It is such a toxic mix that has produced Christian nationalism/fascism. It is by no means clear that our “greatest land of all” will be able to defuse and disarm this growing political threat. We might be facing unprecedented damage to our political system and way of life. Well, not unprecedented. Last year I reread William Shirer’s Berlin Diary and The Rise and Fall of the Third Reich. It’s not unprecedented at all for evil, crazy people to end up on top, especially when they achieve control of the media. Sparks notes that Christian nationalists…    


“…tend to get their information from sources that can fairly be characterized as propagandist, leaving little room for doubt—or facts in common—to spur true debate, calling other sources of information ‘Fake News.’ When what passes for debate occurs, Christian nationalists tend toward a vitriolic style rather than fact-based discourse. Conservative politics in the United States have become a bastion of distortion, and Christian nationalists are among the groups eagerly sucking down this misinformation masquerading as news. 


“Media sources who pander to this audience use a formula to hit talking points they want to hear, while avoiding or distorting unpopular information. As a result, the divide between what people think has grown so wide as to make thoughtful conversation about some of the most important issues facing the United States nearly impossible.” (p. 383)


“But not all Christians are like that!” Yes, we can all agree they aren't, since there are so many different brands of Christianity. Many moderate and liberal Christians oppose the nationalists/fascists as much as we do. But damage is one of the primary legacies of Christianity, as any glance at history reveals, e.g., the Inquisitions, crusades, the New Testament fueling of anti-Semitism, the Thirty-Years War. But the damage goes far beyond that. Three items come to mind, especially.


One: The Catholic Church has condemned birth control and abortion, even in the poorest countries of the world, bringing misery to countless people. It’s opposition to these common-sense measures increases poverty and spurs population growth, now at a time when too many people on planet earth has become an acute problem. Women are the primary victims, but why are we not surprised? The Catholic Church remains proudly, defiantly, aggressively misogynistic: despite expanding the role of women at the Vatican, Pope Francis has made it clear that women will never be accepted into the priesthood. What is the message there?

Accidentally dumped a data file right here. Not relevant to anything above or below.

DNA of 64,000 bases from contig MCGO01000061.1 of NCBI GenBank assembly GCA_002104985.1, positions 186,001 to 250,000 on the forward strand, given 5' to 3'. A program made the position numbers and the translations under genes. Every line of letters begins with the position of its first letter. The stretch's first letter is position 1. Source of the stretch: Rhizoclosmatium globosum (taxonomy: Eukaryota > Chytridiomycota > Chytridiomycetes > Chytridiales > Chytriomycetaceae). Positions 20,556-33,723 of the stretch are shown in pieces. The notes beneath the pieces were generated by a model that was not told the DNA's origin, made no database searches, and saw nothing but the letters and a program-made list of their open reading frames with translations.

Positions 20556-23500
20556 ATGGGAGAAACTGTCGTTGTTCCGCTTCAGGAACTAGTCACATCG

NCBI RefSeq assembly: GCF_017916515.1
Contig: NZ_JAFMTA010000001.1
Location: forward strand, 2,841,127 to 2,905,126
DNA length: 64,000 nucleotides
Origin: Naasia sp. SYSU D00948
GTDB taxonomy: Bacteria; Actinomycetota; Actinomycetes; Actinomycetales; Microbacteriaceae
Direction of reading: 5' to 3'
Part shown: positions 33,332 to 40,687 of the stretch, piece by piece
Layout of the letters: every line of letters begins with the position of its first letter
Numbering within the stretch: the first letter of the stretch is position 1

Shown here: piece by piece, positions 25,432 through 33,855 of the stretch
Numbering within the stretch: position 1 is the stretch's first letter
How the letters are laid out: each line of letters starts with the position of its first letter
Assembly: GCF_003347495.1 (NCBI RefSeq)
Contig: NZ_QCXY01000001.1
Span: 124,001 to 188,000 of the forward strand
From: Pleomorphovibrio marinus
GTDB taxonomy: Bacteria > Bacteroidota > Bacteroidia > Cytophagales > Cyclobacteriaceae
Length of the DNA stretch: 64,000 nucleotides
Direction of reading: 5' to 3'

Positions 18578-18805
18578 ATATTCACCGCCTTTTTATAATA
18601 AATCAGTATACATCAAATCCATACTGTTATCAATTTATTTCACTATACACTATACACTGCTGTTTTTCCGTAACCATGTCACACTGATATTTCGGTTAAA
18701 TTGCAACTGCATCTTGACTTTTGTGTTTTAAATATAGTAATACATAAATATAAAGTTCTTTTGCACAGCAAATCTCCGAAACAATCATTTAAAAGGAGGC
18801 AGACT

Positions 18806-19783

Two: All Christian brands have been obsessed with building. How many millions of churches have been built on the assumption that the Christian god demands/expects to be glorified, which supposedly can be achieved by putting up churches. I recall the wonderful story of Saint Francis (not pope Francis), who upon returning from a trip to minister to the poor, found his fellow monks putting up a building. He climbed up on the roof and began throwing tiles to ground: “We don’t need buildings to do God’s work!” As long as there is suffering and poverty, money put in to building churches to “glorify” god is misspent. We suspect ecclesiastical egos play a bigger role in building more churches than any desire to glorify god. 


Three: The more we have learned about the Cosmos and how it works—thanks to the scientific revolution—the more ancient superstitions deserve to be abandoned. But these are precisely the ideas that the church was founded upon and still promotes, e.g., believing in a human sacrifice to win salvation (most famously Romans 10:9). As long as billions of humans are held back in their understanding of the world, the result can only be ongoing damage. Ancient superstitions, no matter how comforting (supposedly), are not the way to improve to world. This is not to deny the countless acts of love, mercy, and compassion that Christians do. But non-religious folks do these as well: no belief in god(s) is required. 


Christian nationalism/fascism is currently a clear and present danger. However, we can add it to a long list of things we deeply regret Christianity has brought to the world. 

See also, my article on this blog, Christian Theology Can Be Part of the Problem of Evil.  




David Madison was a pastor in the Methodist Church for nine years, and has a PhD in Biblical Studies from Boston University. He is the author of two books, Ten Tough Problems in Christian Thought and Belief: a Minister-Turned-Atheist Shows Why You Should Ditch the Faith (2016; 2018 Foreword by John Loftus) and Ten Things Christians Wish Jesus Hadn’t Taught: And Other Reasons to Question His Words (2021). His YouTube channel is here. He has written for the Debunking Christianity Blog since 2016.